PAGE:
Nothing in music is more American than composers Leonard Bernstein, Samuel Barber and Aaron Copland. It was fitting then that the National Symphony Orchestra focused on those pathfinders for its concert last night, which was part of the Kennedy Center's ongoing exploration of the arts in the United States during the 1940s. While the superb performance drew out the underlying European influence on each composer's music, what fueled the evening were the singular sounds that have become an inextricable part of the country's emotional fabric.
Throughout, Musical Director Leonard Slatkin subtly linked novel and more traditional material. Slatkin has put American music at the center of the NSO's artistic calling card, though he remains a passionate devotee of several French and Russian composers. The maestro seemed to understand the program intuitively, and the players responded with skill, intelligence and gusto.
Lynn Harrell's expressive playing brought out the warm lyricism of Barber's Cello Concerto, Op. 22.
A blistering account of Bernstein's Symphony No. 1, "Jeremiah," opened the concert. Bernstein completed the work in 1942 at the tender age of 24, and its restless sound bespeaks the composer's relative youth. The ever-evolving music strives to paint grand ideas: crisis in faith, isolation and -- perhaps with the knowledge of the horrific events then occurring in Europe -- annihilation.
After the weighty opening movement, with piercing horn outbursts interrupting searing string melodies, the orchestra danced through the brilliant second movement. Percussive effects straight out of the symphonies of Gustav Mahler constantly leaped out of bustling textures.
The influence of Bernstein's hero also appeared in the Hebrew song of the finale, which draws words from the Book of Lamentations. The radiant mezzo-soprano Mary Phillips sang with a pleading ardor, fervently limning the texts with power and detail.
The dean of American cellists, Lynn Harrell, joined the orchestra for Barber's Cello Concerto, Op. 22. This engaging work has never achieved the popularity of the composer's piano and violin concertos or his Adagio for Strings. Barber completed the score in late 1945 after his military service in World War II, and the work's warm lyricism and generally quiescent air puts it in a different emotional realm from war and confrontation.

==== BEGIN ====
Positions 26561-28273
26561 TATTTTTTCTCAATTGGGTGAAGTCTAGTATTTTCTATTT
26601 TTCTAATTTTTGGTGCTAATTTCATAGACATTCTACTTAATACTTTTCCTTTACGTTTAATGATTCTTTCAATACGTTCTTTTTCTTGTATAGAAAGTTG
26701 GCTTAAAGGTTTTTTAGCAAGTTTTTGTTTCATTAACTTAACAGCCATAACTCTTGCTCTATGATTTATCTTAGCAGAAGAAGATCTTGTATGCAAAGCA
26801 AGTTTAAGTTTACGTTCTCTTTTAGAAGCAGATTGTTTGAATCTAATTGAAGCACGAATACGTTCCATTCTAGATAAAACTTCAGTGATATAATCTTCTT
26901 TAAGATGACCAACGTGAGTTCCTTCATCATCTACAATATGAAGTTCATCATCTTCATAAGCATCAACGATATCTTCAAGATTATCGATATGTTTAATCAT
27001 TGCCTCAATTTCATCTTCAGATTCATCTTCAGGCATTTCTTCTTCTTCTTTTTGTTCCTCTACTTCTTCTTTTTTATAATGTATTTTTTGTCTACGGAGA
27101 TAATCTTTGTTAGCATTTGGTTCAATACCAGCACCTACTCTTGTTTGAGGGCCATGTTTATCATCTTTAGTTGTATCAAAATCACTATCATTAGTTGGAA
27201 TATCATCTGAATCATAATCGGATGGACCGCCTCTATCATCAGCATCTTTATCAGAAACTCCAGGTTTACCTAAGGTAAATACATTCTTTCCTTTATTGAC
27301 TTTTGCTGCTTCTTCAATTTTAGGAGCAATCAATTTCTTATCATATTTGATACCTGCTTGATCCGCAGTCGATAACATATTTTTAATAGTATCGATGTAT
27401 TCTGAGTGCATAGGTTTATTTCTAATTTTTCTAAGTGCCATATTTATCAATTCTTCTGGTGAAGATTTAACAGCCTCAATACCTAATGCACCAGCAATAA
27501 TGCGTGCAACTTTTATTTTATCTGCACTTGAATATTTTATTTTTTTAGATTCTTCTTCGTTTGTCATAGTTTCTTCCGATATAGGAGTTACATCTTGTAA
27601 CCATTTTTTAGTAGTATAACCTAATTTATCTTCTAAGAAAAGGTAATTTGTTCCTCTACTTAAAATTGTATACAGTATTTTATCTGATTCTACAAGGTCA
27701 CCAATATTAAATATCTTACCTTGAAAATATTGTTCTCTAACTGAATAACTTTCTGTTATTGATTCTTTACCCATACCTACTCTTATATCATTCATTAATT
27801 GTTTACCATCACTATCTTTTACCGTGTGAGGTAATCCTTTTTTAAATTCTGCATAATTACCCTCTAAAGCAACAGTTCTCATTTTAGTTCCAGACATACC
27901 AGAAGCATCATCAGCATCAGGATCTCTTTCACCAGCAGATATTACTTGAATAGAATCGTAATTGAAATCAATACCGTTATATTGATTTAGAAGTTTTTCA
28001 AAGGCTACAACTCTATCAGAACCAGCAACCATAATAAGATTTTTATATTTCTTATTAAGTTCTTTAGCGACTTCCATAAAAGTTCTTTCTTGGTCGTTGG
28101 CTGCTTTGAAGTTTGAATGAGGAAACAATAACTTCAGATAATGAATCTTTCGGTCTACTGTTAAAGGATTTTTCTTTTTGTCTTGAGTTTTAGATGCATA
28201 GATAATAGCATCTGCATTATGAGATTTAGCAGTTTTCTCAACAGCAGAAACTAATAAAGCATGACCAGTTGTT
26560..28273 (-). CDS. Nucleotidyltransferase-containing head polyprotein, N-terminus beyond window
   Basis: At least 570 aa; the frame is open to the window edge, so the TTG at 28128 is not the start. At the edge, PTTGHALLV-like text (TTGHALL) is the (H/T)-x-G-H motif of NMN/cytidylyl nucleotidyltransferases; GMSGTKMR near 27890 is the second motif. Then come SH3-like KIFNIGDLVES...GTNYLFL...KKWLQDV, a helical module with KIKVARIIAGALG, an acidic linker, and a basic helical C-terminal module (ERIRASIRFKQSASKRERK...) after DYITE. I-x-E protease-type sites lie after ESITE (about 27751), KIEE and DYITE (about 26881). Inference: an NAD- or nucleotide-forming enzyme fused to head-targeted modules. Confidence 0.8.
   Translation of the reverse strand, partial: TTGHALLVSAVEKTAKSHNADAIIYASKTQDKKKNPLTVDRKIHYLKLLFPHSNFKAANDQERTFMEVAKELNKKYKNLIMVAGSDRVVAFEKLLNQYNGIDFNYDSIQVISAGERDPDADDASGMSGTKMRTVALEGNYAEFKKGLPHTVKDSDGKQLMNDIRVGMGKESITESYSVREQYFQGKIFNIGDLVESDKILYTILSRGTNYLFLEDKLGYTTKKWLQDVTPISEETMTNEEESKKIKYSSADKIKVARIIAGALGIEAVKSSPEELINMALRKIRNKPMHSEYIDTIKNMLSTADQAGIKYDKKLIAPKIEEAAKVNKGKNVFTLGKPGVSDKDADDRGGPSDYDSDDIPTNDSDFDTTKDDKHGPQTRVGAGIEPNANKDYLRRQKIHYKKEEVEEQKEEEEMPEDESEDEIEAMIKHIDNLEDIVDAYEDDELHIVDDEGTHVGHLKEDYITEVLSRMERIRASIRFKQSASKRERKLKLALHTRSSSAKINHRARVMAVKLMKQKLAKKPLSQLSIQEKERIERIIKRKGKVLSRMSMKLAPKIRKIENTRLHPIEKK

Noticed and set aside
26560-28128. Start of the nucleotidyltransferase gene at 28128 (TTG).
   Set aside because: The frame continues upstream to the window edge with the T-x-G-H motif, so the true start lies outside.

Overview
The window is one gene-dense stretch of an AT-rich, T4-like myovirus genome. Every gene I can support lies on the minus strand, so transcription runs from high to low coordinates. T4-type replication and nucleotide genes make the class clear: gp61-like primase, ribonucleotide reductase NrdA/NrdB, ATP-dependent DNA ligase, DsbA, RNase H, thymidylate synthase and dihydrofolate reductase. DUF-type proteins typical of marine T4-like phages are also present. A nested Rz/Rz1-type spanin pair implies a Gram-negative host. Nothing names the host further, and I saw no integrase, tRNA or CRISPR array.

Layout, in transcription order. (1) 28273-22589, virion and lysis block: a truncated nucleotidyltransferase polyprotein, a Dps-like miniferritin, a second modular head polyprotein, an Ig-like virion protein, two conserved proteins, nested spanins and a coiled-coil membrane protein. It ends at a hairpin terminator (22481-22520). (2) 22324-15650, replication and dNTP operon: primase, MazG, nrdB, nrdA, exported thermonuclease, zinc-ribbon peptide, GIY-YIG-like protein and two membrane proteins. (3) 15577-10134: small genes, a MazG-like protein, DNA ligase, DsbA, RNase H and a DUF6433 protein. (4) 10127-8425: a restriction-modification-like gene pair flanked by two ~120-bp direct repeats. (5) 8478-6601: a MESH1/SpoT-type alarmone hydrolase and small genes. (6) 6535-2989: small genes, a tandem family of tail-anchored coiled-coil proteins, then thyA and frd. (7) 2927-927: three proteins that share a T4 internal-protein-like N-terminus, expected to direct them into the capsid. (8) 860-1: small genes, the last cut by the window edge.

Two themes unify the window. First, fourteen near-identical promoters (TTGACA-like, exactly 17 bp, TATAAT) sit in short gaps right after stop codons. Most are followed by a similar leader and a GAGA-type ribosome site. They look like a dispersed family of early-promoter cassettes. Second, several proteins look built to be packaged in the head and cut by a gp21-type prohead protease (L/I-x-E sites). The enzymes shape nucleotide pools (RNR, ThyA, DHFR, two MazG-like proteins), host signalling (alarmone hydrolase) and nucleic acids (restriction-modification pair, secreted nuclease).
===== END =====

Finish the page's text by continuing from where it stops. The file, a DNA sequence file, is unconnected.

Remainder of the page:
Harrell's artistry marries elegant restraint, a sensitive musical imagination and commanding technique. This experienced virtuoso drew out the plangent and more agitated passages in the outer movements, while his cello joined in magical conversation with the NSO woodwinds in the touching second movement Adagio.
The featured work of the evening, Copland's Symphony No. 3, is the musical equivalent of an Albert Bierstadt painting. Copland uses spacious textures, generous brass passages and gentle folk-inspired melodies to depict an idealized sonic picture of America. Finishing off the score in 1946, the composer hoped to capture the tragedies and triumphs of the nation's involvement in World War II. Though the score eventually founders under the sheer weight of its ambition, there were many eloquent moments in the NSO's gripping performance. The brass chorales of the finale, based on the famous "Fanfare for the Common Man," were golden and resplendent.
This sparkling all-American concert repeats tonight and tomorrow evening.